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Feijoada (Brazilian Black Bean Stew)

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I had been fidgety about the unseasonably warm weather around here, and then winter went and showed up all at once. Temperatures hovering around -32 with the windchill is the perfect reason to have a pot of something or other simmering on the stove, and I had been meaning to make a pot of feijoada – a thick Brazilian black bean stew, simmered with miscellaneous cuts of pork (and sometimes beef). The beauty of it is that dried beans take a few hours to soak and simmer, just like tough, flavourful cuts of meat, like pork shoulder and ham hocks. If you’ve never worked with smoked pork hocks before – it’s the ankle bit – this is a perfect reason to; you toss it in the pot and it does its thing, flavouring the beans with smoky meatiness, and then the chunks of tender meat fall off when you pull the bone and leathery skin out of the pot. Once you’ve cooked one, you’ll notice all kinds of delicious applications come up.

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The essence of feijoada, a traditional black bean stew, is to use whatever meaty bits you have around – it’s most often made with a combination of fresh and cured meats, and makes use of the most flavourful, inexpensive cuts, like smoked pork hocks and fresh pork shoulder. This is essentially how I made mine, but feel free to use whatever cuts of meat you like – pork ribs, bacon, fresh or cured sausages – and add some chiles or other spices to suit your taste – certain cured meats and sausages will also add some kick.

feijoada-1
feijoada-1

Feijoada (Brazilian Black Bean Stew)

Recipe link

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December 8, 2016

Ingredients

2 cups dried black beans

salt and pepper, to taste

a few bay leaves

olive or vegetable oil, for cooking

a chunk (about 1 lb) pork shoulder

1 large onion, chopped

1 large carrot, chopped

2 celery stalks, chopped

3-4 garlic cloves, crushed

1 smoked pork hock

2 fresh chorizo sausages

2 small tomatoes (or a handful of cherry tomatoes - optional)

a squeeze of lime juice

fresh cilantro (optional)

steamed rice and orange wedges, for serving

Directions

1Put the beans into a small pot and add enough water to cover by a couple inches. Bring to a boil, then turn off the heat and let them sit while you get the meat started. Add a garlic clove and a couple bay leaves to the pot.

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3Set a medium pot (I like a heavy enamel-coated cast iron Dutch oven) over medium-high heat, add a drizzle of oil and brown any long-simmering meat you have, like pork shoulder or ribs. I even browned my fresh sausages at this point. Transfer them to a plate (slice the sausages into chunks) and add the onion, carrot and celery to the pot; cook for a few minutes, until soft. Add the garlic and cook for another minute.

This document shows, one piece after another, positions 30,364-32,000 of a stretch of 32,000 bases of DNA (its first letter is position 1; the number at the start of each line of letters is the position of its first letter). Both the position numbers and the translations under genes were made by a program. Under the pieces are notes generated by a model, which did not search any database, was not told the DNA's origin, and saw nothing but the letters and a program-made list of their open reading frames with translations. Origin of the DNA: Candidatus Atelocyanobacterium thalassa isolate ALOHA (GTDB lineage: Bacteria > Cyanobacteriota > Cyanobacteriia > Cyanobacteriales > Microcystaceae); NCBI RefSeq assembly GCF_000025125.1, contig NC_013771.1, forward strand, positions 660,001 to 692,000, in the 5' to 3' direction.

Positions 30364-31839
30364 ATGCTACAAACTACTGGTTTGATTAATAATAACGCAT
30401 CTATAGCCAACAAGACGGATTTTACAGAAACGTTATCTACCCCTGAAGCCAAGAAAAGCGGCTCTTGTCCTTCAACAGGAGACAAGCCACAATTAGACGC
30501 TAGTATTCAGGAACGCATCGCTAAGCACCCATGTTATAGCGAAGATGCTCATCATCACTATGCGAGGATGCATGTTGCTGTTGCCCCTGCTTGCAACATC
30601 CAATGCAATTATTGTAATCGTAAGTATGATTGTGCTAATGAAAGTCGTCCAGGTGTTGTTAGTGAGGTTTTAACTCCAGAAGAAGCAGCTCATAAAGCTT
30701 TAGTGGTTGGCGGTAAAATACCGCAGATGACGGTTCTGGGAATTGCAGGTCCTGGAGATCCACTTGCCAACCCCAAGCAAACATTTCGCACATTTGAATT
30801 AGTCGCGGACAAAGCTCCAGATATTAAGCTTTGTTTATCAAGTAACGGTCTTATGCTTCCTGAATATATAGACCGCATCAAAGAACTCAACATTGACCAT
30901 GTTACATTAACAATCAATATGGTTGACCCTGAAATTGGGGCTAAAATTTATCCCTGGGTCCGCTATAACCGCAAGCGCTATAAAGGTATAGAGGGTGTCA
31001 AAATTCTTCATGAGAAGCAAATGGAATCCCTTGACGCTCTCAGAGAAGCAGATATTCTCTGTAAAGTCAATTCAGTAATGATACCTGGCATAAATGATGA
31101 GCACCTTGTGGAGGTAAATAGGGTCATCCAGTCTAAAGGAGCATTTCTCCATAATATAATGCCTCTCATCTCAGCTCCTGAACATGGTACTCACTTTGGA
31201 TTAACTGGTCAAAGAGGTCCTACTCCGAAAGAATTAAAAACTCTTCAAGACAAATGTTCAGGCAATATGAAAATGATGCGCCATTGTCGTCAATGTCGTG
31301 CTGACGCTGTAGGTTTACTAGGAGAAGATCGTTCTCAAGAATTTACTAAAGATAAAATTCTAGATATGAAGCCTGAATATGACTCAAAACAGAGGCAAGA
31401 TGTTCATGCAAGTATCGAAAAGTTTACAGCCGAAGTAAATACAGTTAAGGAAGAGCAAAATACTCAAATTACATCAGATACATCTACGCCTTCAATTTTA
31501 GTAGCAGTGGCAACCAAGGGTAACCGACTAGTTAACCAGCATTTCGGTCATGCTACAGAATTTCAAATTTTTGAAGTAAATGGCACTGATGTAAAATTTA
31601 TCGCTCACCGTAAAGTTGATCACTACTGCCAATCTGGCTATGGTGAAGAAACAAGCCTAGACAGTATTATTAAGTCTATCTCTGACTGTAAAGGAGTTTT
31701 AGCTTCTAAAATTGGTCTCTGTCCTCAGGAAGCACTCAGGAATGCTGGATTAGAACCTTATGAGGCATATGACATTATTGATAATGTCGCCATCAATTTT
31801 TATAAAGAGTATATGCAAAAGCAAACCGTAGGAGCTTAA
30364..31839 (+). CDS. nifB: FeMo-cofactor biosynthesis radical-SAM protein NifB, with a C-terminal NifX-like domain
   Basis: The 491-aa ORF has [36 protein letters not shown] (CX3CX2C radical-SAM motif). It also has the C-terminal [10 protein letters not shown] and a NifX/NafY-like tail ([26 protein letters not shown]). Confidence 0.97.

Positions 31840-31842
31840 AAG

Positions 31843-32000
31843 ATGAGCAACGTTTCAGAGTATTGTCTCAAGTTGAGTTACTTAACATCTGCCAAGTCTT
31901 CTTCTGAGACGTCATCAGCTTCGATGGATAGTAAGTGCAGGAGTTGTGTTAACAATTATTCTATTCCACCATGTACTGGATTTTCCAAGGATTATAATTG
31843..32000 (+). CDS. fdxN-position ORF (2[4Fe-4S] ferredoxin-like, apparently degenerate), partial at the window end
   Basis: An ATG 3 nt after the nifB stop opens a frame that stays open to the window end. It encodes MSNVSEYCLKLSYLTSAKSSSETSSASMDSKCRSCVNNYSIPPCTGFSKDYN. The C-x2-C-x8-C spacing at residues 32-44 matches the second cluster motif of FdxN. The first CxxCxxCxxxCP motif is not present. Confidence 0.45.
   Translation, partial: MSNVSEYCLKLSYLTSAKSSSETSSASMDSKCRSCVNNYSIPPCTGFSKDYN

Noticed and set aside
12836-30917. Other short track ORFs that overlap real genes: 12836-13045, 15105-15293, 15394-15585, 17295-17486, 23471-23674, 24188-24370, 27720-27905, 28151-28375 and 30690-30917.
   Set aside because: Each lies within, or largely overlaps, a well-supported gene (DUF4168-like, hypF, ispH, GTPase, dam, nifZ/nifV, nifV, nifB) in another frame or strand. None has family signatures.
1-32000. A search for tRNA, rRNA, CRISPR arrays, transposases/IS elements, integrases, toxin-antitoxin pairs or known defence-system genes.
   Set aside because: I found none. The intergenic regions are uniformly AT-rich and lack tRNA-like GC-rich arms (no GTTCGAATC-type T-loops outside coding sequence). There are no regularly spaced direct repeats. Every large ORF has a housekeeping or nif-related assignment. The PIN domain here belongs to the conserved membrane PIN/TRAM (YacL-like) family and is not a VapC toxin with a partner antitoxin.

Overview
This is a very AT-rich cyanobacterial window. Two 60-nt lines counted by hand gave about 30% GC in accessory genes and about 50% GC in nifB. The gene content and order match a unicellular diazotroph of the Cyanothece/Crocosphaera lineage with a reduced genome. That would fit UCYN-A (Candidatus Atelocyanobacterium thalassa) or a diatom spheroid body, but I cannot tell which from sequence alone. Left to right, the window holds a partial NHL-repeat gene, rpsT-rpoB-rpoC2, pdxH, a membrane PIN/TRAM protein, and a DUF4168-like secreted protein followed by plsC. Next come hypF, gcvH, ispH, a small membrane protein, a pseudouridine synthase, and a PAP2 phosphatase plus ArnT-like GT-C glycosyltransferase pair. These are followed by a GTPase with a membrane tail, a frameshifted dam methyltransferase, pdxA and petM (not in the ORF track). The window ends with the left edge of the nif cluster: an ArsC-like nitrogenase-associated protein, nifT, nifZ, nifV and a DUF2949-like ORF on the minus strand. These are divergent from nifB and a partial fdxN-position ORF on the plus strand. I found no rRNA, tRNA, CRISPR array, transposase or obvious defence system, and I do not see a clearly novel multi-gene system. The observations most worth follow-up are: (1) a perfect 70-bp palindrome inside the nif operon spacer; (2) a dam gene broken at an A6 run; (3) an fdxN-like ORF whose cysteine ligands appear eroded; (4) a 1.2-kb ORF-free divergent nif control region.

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5At this point, if you want to transfer everything to the bowl of a slow cooker, do it, draining the beans and adding them as well, along with just enough water (or stock) to cover. Add a couple more bay leaves, cover and cook on low for 8 hours. Otherwise return the meat to the pot, drain and add the beans, add the tomatoes and enough water (or stock) to barely cover everything, and cook over low heat for about 3 hours, until all the meat is very tender and the sauce has thickened. (Check often to ensure the liquid isn’t cooking off.) Add a squeeze of lime and season with salt and pepper, if it needs it - this will depend on the salted and cured meats that are already in there.

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7If you like, let the stew cool so that you can pull out any bones and other bits you don’t want in there - the flavour will also improve if it’s refrigerated overnight. Serve topped with fresh cilantro (if you like), on steamed rice (if you like), with orange wedges. Serves 6 or more.

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4 comments on “Feijoada (Brazilian Black Bean Stew)

  1. Rhonda
    December 10, 2016 at 8:47 pm

    I made this today…a cold and somewhat snowy day called for a rich, warm stew. Served it over creamy polenta…wow, delish! Definite make again! Thank you Julie!!

    • Julie
      December 14, 2016 at 1:30 pm

      Ooh, that sounds amazing! So glad you liked it!

  2. Shanda
    December 11, 2016 at 3:24 pm

    How much does this make ? Thinking of X-mas gifts

    • Julie
      December 14, 2016 at 1:29 pm

      Ooh good idea! It made about 3L?

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